find('.', '.*.java', function(x) { if (x.toString().length() > 60) echo(x) })

There is no help function, when you need the documentation, use your browser or the source code. The call echo(rm) prints the JavaScript definition of the built in function rm. The complete source code of all functions is contained in tools.jar, file com/sun/tools/script/shell/init.js.

Each typed line is executed immediately, if it does not consist of one or more complete expressions, jrunscript answers with a syntax error. But there is a way to evaluate more than one line, use read() combined with eval: return eval(read('>', true)). The first parameter of read is the prompt, the second says you want to read more than one line. read() stops after you enter an empty line.

Batch Mode And Extending the Set of Builtin Commands

Beyond online execution of typed commands, jrunscript can be used in batch mode: Use the option –f followed by the script name. There can be more than one –f, so it is possible to execute more than one script with the same environment. This gives you the opportunity to combine batch and interactive mode. First, use –f with a script name, followed by –f with a minus sign instead of a file name.  The minus sign stands for standard input, so after execution of the script(s), it is possible to execute more expressions interactively.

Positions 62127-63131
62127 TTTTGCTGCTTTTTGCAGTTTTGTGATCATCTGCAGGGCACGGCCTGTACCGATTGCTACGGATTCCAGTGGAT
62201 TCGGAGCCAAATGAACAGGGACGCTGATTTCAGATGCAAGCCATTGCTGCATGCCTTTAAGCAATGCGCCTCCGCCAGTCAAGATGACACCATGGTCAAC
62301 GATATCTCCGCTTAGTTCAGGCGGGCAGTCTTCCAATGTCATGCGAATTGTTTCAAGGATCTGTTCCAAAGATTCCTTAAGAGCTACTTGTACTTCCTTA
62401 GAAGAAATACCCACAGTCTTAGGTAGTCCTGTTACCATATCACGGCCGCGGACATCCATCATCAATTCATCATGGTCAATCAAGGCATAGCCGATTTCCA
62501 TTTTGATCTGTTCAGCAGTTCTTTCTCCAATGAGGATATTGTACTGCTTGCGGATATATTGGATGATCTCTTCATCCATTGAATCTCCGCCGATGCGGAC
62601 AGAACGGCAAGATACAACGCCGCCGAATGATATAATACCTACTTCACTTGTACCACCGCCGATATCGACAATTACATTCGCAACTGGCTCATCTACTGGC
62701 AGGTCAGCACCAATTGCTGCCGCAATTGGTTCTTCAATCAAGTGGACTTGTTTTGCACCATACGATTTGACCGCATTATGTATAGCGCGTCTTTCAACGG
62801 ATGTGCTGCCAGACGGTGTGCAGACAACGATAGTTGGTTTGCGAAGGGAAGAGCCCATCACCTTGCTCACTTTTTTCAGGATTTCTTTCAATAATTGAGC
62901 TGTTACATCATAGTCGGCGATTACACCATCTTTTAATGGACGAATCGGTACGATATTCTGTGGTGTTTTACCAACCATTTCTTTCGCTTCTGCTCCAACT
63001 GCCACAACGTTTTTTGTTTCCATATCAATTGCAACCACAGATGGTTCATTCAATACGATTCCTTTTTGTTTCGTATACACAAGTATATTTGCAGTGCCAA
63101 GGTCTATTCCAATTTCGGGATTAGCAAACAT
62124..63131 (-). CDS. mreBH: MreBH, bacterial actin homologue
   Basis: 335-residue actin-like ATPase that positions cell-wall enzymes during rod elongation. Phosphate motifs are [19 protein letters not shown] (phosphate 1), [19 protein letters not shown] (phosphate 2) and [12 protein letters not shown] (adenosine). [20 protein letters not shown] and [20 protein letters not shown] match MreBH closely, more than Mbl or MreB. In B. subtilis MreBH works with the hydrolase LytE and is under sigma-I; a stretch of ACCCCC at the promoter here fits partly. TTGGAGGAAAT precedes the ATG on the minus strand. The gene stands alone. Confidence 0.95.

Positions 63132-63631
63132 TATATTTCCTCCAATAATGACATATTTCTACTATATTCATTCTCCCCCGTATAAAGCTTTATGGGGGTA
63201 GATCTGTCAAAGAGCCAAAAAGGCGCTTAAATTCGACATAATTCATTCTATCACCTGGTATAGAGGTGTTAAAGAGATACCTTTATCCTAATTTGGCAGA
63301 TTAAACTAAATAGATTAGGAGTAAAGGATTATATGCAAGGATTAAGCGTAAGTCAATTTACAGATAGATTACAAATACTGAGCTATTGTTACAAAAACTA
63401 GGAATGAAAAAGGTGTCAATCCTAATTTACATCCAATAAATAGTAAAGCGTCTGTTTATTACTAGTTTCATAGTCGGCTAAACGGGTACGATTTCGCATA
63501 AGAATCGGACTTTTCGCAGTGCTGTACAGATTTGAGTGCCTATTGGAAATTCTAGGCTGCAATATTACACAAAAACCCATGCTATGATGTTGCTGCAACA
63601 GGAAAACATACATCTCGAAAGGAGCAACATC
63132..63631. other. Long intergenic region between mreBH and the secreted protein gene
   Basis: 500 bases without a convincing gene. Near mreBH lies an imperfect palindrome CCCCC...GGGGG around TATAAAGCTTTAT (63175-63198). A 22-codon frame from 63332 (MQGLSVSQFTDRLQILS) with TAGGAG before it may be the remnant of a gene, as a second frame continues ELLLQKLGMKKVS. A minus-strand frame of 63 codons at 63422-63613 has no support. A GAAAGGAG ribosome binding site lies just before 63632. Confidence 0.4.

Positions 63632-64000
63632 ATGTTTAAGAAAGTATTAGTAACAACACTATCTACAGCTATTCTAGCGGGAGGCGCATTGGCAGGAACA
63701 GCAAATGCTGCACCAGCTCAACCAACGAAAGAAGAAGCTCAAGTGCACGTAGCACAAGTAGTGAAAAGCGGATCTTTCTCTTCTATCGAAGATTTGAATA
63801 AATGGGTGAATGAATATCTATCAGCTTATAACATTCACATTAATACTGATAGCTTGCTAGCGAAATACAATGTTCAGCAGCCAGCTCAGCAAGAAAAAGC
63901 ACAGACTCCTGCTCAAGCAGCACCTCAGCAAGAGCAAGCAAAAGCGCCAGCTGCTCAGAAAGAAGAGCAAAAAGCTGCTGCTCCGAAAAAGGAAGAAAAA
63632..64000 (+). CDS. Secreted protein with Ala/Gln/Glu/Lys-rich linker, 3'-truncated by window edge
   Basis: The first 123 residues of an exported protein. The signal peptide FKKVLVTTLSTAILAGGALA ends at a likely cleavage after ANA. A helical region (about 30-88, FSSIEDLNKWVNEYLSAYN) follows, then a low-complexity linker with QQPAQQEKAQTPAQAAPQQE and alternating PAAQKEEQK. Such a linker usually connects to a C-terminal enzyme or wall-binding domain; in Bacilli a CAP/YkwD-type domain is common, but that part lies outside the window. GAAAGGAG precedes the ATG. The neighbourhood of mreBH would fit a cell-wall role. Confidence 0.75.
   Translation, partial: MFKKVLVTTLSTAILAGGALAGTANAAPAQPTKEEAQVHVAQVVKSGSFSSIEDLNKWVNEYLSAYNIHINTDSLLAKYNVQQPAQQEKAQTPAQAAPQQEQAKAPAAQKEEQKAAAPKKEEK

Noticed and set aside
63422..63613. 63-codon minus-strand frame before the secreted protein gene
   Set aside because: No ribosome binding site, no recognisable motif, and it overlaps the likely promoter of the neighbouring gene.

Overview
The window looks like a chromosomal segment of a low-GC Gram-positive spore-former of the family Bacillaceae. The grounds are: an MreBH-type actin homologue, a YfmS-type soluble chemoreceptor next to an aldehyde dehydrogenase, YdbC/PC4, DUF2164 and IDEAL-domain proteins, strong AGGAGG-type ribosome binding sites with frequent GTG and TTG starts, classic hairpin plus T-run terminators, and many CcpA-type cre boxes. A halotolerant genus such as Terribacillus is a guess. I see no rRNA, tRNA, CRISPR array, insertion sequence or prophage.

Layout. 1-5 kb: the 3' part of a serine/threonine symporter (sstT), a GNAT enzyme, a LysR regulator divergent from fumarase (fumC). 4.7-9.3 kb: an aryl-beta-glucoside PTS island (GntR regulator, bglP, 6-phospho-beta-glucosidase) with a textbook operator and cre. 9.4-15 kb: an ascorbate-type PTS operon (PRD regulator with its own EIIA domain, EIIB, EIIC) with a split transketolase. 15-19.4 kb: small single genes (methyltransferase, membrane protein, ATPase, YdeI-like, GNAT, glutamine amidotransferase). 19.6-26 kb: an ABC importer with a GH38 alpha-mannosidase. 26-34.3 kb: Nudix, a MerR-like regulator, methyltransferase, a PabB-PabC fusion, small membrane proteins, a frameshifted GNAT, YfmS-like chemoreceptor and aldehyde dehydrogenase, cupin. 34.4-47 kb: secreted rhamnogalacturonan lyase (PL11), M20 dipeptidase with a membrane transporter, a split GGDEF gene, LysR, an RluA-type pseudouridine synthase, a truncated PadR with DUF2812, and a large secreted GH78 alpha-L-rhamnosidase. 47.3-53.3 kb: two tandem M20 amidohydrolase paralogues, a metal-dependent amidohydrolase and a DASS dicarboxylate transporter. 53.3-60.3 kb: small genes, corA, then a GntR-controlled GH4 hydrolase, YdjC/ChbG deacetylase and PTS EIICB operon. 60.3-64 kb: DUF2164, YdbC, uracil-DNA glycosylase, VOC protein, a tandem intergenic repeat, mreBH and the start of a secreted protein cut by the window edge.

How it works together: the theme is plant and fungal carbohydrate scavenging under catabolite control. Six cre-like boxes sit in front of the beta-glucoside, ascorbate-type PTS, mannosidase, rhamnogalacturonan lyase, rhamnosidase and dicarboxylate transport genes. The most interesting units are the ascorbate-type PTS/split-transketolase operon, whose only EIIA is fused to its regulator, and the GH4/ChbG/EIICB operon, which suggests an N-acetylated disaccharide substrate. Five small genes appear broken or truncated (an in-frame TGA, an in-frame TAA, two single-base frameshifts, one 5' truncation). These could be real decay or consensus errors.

This gives you the possibility to populate the JavaScript namespace with some of your own objects and/or functions. Remember the multiline problem from the last chapter? Add the line

function ml() { return eval(read('>', true)) }

to your startup script, and you can use your own function ml() whenever you want to enter expressions longer than one line.

Summary

jrunscript is quite different compared to other command line shells. The syntax requires more typing, e.g. functions have to be called with parentheses. In most shells you have to denote variables (by a $-sign), in jrunscript you have to quote strings.  As an advantage, the behavior is easier to understand compared to a Unix bash. There are no surprises caused by a space in a filename and there is nearly no quoting of special characters necessary.

How does jrunscript compare to a JavaScript console in your browser? Both use the same language, but the environment is quite different: In the browser, you have objects like doc or window, in jrunscript you have the Java bridge (see [JSGUIDE] for more details) and the full power of the classes in your jdk. It is even possible to put further jars to the classpath.

This article covers only a very small portion of what you can do with the JavaScript interpreter within the JDK. One feature not shown here is the Java bridge, which allows you use arbitrary Java classes within JavaScript.

A script shell is no replacement for build tools like ant, maven, or gradle, but it comes handy whenever you need a little bit of logic and don’t want to start your Java compiler. So maybe it will fill a niche in your life as developer.

One last word: When you are fed up with jrunscript: quit()

Author

Roger Butenuth